It's not as dramatic as it sounds (or hey, maybe it doesn't even sound that dramatic). I was on a groomed trail, and it was far from dusk. The problem was, I was separated from the group and as I advanced toward where I thought the lodge was, I kept coming to forks in the road. One led left, another right. One led up a hill, another into a valley. One of the forks had a map, but it was nonsensical. "To the lodge" it stated with an arrow, but the arrow pointed where I was coming from. Someone from the group had said the path to the lodge "is quick and easy" but this route was long and winding...

I was screwed.

For the second time in days, I didn't have anyone to ask for info or advice in an unfamiliar environment: which way? how long until we get back? could I be in danger? will things be ok? I had to sharpen my hearing and use my eyes more aggressively, searching for human figures through the trees.

I started doing some calculations. It's 11 a.m. If I get really really lost, I still have 7.5 hours before nightfall. I can always retrace my steps to the main road in that time. Worst case, I hitchhike. Or I can keep walking, since these are trails -- one has to lead to an exit, eventually. I have no food with me. Bad. There are no man-eating predators here. Good. I could always just wait here, until someone finds me. But what are the chances the lodge is just after that next hill? Are they all at the lodge having lunch? Or maybe the rest of the group is right behind me... I think I can hear their voices... Speaking of lunch, I wonder if there are any bananas in these trees...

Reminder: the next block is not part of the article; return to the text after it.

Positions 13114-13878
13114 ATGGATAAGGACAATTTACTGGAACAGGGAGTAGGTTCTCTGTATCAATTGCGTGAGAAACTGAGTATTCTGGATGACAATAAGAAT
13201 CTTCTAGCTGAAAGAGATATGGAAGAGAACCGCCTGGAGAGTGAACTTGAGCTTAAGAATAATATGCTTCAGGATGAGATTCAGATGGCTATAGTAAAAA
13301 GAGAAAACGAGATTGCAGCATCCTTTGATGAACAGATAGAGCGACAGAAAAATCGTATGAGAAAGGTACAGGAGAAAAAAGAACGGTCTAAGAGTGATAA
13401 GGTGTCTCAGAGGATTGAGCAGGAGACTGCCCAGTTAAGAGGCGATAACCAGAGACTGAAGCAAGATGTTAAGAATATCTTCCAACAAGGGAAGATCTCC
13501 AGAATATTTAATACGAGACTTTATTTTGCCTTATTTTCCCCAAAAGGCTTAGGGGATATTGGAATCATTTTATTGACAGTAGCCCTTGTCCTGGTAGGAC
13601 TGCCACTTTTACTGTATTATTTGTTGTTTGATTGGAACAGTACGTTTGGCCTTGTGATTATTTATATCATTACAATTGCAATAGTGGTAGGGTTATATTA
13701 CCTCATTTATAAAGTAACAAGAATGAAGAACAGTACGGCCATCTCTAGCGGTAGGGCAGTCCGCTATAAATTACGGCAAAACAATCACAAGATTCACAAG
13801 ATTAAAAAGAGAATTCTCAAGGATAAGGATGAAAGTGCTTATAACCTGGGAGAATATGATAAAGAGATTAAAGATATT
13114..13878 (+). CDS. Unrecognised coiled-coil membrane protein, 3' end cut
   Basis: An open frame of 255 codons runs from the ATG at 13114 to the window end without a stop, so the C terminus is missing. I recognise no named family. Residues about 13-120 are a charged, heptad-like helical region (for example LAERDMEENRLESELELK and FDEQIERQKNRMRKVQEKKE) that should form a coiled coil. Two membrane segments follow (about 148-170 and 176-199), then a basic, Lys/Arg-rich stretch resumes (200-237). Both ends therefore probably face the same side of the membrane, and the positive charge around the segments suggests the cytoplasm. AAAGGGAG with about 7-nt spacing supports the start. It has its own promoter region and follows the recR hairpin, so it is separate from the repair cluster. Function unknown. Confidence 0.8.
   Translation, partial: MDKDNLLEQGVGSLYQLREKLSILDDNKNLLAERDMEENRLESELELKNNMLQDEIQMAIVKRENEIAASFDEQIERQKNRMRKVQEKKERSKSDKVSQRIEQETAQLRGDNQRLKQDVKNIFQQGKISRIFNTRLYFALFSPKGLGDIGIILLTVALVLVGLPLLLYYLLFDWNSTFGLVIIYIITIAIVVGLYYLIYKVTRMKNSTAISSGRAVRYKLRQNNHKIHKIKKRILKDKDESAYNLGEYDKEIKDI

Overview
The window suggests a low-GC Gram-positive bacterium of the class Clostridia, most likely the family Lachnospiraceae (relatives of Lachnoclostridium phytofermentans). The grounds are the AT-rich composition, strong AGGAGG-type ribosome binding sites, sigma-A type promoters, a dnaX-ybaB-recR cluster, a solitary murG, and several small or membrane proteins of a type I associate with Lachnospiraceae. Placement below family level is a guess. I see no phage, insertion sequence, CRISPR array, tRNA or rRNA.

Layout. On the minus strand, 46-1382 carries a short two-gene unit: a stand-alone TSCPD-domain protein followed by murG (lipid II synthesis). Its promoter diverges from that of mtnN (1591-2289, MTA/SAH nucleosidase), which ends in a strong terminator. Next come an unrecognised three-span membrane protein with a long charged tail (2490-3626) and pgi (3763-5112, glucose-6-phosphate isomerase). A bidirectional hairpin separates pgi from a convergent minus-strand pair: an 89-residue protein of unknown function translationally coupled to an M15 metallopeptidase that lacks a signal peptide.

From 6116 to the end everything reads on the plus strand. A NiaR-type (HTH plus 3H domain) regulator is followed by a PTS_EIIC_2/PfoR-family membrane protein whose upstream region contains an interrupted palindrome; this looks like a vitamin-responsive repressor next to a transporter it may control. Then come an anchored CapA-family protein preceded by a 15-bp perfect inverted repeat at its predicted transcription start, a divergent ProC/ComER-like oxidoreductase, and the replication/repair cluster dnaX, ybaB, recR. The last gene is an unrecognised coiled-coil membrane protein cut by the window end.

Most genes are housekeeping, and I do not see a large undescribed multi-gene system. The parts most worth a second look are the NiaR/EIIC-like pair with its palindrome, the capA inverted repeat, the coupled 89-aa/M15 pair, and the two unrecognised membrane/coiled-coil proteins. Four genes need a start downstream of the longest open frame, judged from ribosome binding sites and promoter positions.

I imagined this was my life: solo traveler, resourceful jungle woman. All I needed was a machete and toilet paper, and I would make do.

I walked and walked, until I got so far I was worried it would take too long to retrace my steps. And then I turned around. Eventually, I heard voices: some people in our group were not far behind me. And since everyone had broken off into smaller groups, no one even noticed I was missing.

Two comments. First, mom -- don't worry!! All ended well.

Second, not being able to ask for help, info, context or advice forced me to devise my own exit plan, study my surroundings, use my senses in a new way, test my imagination and anticipate things. I was never really scared in either situation -- it was daylight and I had no doubt I could make it back to the road in an hour or two, and in the truck every piece of info I had been given about my driver and the situation, plus my gut feeling, pointed to a happy resolution. But there were some risks. Slipping, getting hurt, walking away from the destination rather than toward it, meeting an unsavory character...

And let me tell you: both of those experiences remain among the most vivid hours of my trip.

Back in San Diego, I'm wondering how I can translate that resourcefulness into my everyday life.

Avoid complacency... put myself in challenging new situations, ask when it makes sense but don't depend on others to the point where it's a crutch, and relish in the ability to do things for myself -- not because it's the "nice" way or because I don't want to impose, but because I can.

What's your take: in what contexts or situations do you think NOT asking and relying on yourself can be advantageous? And a potential minefield of a question: Do you think men and women have different approaches to asking avoidance?

Looking forward to your insights.